Steven Crandell begins his article by this name, which was published on Huffington Post Sep 30, 2010, by telling us: “Good models have good bone structure. Good nonprofits have good board structure.” What’s this have to do with alchemy? As it turns out, the Annenberg Foundation has a program for improving the structure of nonprofits called Alchemy.
As a nonprofit board member, I wondered which alchemy laboratory practices Annenberg uses as part of their program. As it turns out, the Alchemy program focuses on inspiration which is a vital part of any change effort. Their definition of alchemy captures some of the spirit of Art: “Alchemy refers to the practice of turning something ordinary into something extraordinary.” And a logo for the program is intriguing:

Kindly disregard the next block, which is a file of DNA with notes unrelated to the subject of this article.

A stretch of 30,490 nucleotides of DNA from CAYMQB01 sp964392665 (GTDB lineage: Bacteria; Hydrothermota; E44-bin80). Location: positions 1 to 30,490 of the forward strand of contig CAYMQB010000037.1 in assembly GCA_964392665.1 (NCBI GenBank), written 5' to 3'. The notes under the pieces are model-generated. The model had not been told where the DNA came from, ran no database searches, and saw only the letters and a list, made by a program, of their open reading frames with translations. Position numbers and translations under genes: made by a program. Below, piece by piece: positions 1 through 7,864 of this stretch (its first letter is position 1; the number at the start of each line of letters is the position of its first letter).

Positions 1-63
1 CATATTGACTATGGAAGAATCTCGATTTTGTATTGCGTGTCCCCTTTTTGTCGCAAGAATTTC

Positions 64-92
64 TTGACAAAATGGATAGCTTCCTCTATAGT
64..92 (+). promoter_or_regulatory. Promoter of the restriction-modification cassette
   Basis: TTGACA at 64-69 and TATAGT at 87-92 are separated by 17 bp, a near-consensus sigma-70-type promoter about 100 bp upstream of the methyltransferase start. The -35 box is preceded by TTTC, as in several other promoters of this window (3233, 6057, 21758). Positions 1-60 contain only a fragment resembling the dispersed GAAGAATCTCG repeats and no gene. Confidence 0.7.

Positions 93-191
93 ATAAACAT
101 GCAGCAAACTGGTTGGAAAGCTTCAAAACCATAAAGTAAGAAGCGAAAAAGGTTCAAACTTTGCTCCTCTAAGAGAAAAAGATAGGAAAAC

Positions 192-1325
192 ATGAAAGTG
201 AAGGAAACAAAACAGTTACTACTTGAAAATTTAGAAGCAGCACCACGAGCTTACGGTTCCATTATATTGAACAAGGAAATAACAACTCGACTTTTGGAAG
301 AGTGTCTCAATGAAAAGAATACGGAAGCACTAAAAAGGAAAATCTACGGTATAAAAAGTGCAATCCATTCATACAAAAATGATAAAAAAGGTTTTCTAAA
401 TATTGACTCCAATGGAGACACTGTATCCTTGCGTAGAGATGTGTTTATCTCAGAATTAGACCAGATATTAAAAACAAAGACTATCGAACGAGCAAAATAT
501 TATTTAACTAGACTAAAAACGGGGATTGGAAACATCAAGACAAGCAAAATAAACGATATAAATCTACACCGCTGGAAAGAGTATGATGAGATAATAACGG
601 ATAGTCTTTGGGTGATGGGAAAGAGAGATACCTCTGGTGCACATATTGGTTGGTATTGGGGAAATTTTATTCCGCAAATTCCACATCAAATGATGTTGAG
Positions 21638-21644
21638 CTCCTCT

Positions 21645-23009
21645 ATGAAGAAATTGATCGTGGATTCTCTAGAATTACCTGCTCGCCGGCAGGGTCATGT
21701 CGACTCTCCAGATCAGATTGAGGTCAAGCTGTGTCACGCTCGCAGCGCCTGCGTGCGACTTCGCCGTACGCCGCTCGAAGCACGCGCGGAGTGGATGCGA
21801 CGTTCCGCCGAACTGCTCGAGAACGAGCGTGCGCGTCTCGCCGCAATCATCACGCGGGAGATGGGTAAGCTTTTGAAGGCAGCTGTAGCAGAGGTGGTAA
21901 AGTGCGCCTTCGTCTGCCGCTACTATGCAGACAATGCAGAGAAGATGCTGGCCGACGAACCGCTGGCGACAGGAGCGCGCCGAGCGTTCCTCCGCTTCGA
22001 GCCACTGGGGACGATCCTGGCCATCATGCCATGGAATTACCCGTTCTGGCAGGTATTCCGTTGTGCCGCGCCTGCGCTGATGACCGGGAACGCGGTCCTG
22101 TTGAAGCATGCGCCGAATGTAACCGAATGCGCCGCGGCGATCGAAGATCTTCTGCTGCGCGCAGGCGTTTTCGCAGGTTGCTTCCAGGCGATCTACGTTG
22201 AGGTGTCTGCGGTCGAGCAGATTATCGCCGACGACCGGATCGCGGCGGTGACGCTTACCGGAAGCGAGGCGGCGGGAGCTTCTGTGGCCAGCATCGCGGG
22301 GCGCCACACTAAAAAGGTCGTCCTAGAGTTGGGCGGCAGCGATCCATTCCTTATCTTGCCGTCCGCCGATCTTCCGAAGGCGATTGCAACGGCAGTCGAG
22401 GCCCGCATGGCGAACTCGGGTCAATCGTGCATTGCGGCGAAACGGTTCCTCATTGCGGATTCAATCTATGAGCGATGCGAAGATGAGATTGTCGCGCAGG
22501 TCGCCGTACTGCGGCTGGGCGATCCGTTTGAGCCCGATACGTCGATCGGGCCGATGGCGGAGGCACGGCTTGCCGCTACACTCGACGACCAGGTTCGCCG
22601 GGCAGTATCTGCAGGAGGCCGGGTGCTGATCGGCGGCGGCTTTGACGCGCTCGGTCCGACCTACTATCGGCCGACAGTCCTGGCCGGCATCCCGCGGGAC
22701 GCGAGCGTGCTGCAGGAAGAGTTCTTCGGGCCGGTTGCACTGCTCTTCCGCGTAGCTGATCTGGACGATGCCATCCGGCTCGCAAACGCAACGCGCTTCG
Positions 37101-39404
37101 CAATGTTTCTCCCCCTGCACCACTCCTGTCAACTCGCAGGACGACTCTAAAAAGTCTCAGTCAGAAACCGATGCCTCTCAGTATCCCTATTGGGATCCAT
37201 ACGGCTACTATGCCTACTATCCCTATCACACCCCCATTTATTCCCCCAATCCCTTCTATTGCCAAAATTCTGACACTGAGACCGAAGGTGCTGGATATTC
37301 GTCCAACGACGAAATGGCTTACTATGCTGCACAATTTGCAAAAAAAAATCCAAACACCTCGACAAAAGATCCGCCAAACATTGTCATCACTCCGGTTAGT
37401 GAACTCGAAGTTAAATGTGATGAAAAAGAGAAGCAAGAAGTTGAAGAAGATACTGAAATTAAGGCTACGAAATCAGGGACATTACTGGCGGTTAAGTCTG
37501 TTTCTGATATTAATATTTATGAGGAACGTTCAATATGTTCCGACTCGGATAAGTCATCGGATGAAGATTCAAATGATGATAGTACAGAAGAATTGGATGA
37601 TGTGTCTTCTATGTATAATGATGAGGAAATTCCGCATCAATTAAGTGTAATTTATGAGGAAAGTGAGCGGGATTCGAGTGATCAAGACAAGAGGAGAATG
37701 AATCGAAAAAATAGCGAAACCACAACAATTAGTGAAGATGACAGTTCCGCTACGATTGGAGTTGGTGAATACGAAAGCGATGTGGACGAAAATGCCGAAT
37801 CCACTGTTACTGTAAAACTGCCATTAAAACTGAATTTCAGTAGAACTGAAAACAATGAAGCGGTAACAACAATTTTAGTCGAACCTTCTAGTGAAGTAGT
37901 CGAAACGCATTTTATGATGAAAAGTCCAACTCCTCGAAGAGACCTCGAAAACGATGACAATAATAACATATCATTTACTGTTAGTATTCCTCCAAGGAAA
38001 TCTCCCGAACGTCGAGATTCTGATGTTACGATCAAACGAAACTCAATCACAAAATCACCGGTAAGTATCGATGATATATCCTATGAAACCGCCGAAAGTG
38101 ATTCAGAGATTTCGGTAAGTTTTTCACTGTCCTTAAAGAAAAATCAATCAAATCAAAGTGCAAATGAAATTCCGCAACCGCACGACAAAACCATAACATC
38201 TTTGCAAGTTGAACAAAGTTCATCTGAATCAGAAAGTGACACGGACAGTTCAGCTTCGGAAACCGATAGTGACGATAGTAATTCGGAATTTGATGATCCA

But there is nothing in their Alchemy site that speaks about alchemical practices. Is that something to be criticized? I think not. In fact, I know there are laboratory practices that can be converted forms useful to many people working for transformation in organizations. I’ve applied them successfully in the past. And, I am excited that a major Foundation like Annenberg – $1.6 billion in assets – senses that there is something about alchemy that is a key to organizational change.
The questions we need to ask are: Why did this foundation select the concept of alchemy as they understand it to present their program? How many other organizations are doing similar things with “alchemy?” Is this an indication that many people already sense that alchemy has an essential role in our time?
What do you think?